Helmuth Hübener exhibition
In the summer of 1941, a 16-year-old administrative apprentice from Hamburg named Helmuth Hübener began distributing leaflets with news from foreign radio broadcasts together with his friends Rudolf Wobbe and Karl-Heinz Schnibbe. They wanted to let the public know about the crimes of the Nazi regime. The three boys were members of the Church of Latter-Day Saints, or Mormons. In his hidden pamphlets, Hübener held German warfare responsible for the murder of defenceless women and children, ‘cripples and the elderly’. The three boys were arrested in February 1942. The Gestapo searched in vain for their ‘backers’, as they could not believe that such young boys could organize and conduct an active resistance campaign. On 11 August 1942, the Special People’s Court (Volksgerichtshof) sentenced Helmuth Hübener to death. He was beheaded on 27 October in Berlin-Plötzensee at the age of just 17. His companions received prison sentences.
Commemorating Helmuth Hübener
When the Hamburg School of Administration moved into the building at Schwenckestrasse 100 in 1967, it named the lecture hall after Helmuth Hübener, who had been a student at the school. On the 50th anniversary of his execution, the Stadtteilarchiv Hamm (a local history association) presented the school with an exhibition consisting of 65 exhibits. After the school moved to Normannenweg 26, Culture Senator Karin von Welck opened a new permanent exhibition on the second floor of the building in November 2009.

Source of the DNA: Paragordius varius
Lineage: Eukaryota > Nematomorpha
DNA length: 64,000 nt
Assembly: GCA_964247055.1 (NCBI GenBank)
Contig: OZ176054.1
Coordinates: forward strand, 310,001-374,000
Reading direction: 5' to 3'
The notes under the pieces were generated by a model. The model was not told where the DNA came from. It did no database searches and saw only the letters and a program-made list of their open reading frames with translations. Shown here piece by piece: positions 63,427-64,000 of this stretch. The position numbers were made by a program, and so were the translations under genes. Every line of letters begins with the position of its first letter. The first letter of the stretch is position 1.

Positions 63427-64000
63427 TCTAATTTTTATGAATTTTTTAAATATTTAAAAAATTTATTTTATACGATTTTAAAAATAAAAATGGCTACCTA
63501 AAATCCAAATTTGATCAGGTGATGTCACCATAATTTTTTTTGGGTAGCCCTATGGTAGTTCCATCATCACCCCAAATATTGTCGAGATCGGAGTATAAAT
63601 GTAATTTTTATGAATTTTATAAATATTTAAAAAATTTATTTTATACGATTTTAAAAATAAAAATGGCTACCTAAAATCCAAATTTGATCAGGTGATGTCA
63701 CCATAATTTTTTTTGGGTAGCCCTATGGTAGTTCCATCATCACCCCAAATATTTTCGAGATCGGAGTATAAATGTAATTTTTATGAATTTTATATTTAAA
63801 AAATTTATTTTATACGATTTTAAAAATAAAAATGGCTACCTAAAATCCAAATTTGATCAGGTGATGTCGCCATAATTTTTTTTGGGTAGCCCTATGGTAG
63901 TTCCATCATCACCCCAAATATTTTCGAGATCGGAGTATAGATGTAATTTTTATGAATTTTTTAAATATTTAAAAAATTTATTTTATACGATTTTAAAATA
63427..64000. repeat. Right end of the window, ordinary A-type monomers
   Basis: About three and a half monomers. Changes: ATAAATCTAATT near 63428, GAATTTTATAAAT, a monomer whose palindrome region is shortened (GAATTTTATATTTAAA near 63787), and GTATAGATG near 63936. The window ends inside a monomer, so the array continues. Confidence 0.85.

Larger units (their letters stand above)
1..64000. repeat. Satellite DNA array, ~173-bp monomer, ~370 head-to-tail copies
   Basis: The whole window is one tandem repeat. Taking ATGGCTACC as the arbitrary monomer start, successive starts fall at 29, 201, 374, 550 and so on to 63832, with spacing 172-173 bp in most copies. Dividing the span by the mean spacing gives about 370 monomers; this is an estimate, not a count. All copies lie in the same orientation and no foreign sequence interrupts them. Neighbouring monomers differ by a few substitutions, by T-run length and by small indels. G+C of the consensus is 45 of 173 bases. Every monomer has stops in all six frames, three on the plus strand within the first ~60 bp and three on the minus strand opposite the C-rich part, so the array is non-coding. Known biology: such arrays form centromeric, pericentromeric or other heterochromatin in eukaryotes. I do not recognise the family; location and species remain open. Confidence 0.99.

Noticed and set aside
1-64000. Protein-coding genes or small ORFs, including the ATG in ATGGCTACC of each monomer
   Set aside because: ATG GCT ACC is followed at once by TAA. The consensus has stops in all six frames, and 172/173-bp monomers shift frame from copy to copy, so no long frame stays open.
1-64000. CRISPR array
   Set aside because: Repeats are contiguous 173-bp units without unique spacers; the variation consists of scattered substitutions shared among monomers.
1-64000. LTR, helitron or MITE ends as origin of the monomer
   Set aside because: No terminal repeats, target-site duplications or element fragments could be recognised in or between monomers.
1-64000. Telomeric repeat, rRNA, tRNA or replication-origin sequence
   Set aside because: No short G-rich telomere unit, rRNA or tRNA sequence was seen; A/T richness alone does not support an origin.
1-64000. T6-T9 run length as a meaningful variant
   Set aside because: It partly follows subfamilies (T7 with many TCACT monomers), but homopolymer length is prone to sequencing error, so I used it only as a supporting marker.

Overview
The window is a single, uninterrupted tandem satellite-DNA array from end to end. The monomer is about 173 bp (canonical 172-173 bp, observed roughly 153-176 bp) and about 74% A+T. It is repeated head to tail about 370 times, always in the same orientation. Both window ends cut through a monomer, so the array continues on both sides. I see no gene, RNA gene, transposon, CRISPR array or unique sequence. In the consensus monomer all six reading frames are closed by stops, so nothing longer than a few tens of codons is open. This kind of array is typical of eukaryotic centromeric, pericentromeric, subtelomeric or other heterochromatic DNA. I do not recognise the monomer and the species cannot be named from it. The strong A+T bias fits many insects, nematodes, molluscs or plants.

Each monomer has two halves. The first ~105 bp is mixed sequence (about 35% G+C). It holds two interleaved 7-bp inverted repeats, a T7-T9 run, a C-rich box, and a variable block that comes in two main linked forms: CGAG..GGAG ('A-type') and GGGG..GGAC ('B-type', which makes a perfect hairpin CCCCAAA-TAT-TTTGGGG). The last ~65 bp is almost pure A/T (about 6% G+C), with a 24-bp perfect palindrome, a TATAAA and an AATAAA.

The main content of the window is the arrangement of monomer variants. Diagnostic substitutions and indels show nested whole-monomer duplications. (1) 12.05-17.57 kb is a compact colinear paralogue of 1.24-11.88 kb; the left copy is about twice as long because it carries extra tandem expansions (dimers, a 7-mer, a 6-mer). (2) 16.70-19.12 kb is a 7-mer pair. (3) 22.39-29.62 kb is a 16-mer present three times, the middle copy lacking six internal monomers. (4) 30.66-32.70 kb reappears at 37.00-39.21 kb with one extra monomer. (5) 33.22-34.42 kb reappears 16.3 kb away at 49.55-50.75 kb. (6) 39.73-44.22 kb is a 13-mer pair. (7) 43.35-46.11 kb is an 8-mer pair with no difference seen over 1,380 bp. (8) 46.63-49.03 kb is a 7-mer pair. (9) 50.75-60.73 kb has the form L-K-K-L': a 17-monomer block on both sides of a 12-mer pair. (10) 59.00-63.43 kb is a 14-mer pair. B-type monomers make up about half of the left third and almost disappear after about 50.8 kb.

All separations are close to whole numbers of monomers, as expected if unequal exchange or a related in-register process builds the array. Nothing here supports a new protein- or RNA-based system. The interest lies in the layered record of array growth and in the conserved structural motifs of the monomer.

A street in Lohbrügge had been named after Helmuth Hübener in 1966, and a plaque was installed in the entrance to the Hamburg Social Authority at Hamburger Strasse 47. The family support centre at Bei der Schilleroper 15 in the neighbourhood of St Pauli is known as the ‘Haus der Familie im Helmuth-Hübener-Haus’ (Family House in the Helmuth Hübener Building). A shelter for single homeless men which stands on the site of the former police prison at Hütten 42 was named Helmuth Hübener House on the initiative of Fördern & Wohnen, the organisation that runs the facility. In recent years, the project developer BauArt has worked with the current residents of the house to create various artworks in the stairwell in memory of Hübener, who spent the last months of his life in the building.